Donovan — who served on the Nuremberg Trails — is recruited to defend a captured Soviet spy, Rudolf Abel (Mark Rylance), providing him with a competent defense per the United States Constitution. Donovan’s colleagues agree it is his civic duty, and to perform it honorable is the proper American thing to do.
Donovan defends Abel to the best of his ability, and if Abel were a U.S. Citizen, Donovan probably could have gotten him off on a myriad of judicial infractions, but the presiding Judge (Dakin Matthews), Donovan’s boss (Alan Alda) and his co-workers aren’t interested in a fair trial. The sixth amendment is here in spirit, but not in practice.
Bridge of Spies is director Steven Spielberg’s 28th feature film and if Janusz Kaminski’s photography didn’t tip you off — this is their fourteenth collaboration — then Hank’s role as sane man pleading for decency in a mad world is a dead giveaway. Based on a screenplay from Joel and Ethan Coen, Bridge of Spies is a little bit John Ford, a little bit Powell & Pressburger and a whole lot of Steven Spielberg. In all the right ways.
Using an unusual, but inventive, structure, Abel’s trial turns out to be the tip of the Bridge of Spies iceberg. While Donovan defends Able, a U.S. U-2 spy plane is shot down over Turkey and the pilot (Wes McGee) is captured by the Soviets. Simultaneously, a U.S. post-grad student, Francis Gary Powers (Austin Stowell) is captured trying to smuggle East Berliners across the border while the wall is being erected.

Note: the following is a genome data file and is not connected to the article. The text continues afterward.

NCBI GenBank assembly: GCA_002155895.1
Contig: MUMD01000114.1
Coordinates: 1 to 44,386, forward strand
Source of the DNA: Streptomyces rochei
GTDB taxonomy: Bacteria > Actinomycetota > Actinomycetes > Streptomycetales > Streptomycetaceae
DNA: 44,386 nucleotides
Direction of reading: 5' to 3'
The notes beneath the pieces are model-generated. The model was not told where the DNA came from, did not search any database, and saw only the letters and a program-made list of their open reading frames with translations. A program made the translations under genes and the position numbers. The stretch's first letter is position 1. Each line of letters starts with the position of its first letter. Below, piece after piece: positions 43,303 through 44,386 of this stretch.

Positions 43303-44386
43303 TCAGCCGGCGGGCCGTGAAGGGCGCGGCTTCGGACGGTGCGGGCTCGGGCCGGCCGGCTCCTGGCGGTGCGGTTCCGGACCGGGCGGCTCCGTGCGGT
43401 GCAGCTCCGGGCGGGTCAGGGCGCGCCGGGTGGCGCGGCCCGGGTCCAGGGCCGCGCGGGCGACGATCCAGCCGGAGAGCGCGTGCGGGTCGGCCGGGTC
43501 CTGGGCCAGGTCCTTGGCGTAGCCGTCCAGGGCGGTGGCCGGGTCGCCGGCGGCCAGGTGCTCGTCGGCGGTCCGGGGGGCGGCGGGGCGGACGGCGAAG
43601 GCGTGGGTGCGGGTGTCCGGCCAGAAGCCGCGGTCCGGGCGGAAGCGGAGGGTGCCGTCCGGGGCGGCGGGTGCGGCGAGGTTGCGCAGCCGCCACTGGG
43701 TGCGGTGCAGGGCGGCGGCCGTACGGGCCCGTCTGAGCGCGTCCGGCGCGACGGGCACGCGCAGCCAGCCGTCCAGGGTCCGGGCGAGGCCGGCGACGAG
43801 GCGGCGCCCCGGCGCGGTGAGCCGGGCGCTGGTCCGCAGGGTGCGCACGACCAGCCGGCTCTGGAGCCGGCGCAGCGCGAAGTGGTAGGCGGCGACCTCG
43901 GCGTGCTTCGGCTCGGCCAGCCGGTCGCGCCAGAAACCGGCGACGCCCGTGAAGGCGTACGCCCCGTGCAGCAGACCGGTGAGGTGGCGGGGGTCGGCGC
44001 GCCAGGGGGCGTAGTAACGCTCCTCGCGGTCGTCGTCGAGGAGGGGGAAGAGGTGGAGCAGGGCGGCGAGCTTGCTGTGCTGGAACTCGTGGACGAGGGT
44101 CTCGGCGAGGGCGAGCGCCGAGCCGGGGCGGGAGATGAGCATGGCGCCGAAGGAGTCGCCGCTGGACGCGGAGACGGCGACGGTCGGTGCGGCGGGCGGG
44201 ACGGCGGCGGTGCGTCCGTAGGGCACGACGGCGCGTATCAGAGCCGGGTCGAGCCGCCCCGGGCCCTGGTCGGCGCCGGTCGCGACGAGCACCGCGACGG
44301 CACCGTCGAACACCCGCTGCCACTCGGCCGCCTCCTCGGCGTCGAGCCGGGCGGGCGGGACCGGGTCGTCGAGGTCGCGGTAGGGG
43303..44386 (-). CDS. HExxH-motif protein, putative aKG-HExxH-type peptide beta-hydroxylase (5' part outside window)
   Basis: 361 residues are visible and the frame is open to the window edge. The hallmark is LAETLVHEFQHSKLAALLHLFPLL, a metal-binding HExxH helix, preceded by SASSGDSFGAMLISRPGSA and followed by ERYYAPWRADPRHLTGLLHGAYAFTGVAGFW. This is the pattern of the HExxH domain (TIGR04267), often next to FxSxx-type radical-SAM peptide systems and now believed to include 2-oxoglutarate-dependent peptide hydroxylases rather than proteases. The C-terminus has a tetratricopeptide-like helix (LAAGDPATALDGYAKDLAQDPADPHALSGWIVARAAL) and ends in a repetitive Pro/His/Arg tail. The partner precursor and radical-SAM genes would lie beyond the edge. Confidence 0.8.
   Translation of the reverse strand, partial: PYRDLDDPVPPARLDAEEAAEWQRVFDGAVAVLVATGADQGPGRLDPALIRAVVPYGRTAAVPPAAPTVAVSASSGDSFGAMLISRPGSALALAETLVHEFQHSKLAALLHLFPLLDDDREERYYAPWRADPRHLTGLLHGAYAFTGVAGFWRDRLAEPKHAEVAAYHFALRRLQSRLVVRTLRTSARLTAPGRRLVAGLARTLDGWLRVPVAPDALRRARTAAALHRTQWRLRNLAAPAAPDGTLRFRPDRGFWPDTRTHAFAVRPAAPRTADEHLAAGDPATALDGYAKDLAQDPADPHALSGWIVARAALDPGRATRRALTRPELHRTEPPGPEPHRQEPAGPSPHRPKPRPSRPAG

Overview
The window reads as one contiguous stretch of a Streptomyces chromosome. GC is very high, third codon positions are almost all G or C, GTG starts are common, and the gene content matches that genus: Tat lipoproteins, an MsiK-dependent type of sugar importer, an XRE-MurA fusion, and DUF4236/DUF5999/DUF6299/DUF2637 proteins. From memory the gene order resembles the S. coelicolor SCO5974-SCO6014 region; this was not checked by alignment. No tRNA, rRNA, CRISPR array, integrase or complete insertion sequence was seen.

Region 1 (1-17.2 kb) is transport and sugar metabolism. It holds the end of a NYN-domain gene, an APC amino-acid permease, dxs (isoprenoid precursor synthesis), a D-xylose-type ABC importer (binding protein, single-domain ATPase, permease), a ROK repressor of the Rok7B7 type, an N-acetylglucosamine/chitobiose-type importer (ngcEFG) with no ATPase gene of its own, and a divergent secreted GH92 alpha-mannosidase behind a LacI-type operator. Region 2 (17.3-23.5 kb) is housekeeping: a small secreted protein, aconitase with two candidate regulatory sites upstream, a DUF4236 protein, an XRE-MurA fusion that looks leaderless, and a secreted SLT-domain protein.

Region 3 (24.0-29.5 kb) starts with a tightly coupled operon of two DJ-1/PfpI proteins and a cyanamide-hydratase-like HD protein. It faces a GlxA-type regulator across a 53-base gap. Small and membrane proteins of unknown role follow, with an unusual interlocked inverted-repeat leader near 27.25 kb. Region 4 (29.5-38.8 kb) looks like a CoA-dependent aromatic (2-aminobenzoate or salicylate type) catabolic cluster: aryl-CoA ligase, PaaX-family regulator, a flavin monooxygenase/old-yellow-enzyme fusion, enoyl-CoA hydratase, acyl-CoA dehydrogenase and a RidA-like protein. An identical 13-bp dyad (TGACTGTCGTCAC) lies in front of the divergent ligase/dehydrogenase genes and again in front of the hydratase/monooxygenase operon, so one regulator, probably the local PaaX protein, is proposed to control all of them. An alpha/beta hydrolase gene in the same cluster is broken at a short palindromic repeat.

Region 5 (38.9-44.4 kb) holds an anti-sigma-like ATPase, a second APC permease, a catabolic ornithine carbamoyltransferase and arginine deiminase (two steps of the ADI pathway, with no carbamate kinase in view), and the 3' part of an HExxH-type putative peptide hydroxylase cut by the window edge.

The Americans need their pilot back but couldn’t care less about the student. They engineer a one-for-one trade of Abel for the pilot and employ Donovan — who is a private citizen, thus alleviating any political responsibilities — to broker the deal. But Donovan has his own agenda, and finding himself in Oskar Schindler’s shoes, Donovan tries to save as many as he can.
WWII and the Holocaust weigh heavily, and silently, on Donovan’s conscience and cast a pall over Bridge of Spies. In one of the movie’s most telling scenes, Donovan witnesses a family of five attempting to cross the Berlin Wall, only to be gun down mercilessly while Donovan’s elevated train rolls past. The scene was shot in Kaminski’s childhood neighborhood in Poland, which remain virtually unchained sixty years later.
Although this is extra-curricular information, it informs the scene and permeates the overall ideas of Bridge of Spies, the world went mad once, and it might go mad again. But the simple plea for civility and humanity in the face of a horrific past and a troubling present might be what saves it.
Donovan explains it simply: he is a lawyer by trade and an American, not by race, but by acknowledgement of the rulebook, the Constitution. When Donovan makes the transitions from a lawyer to a spy, he carries those values over. The Cold War was not fought with guns, but with cunning and craft. It was a chess game played out on a grand scale. Spielberg and Hanks show, some simply played it better than others.
Bridge of Spies doesn’t re-invent the wheel, doesn’t need to and doesn’t try. Instead, it moves from room to room, character to character with the knowing confidence of a master at work. It may not be a masterpiece, but it is a damn strong piece of cinema.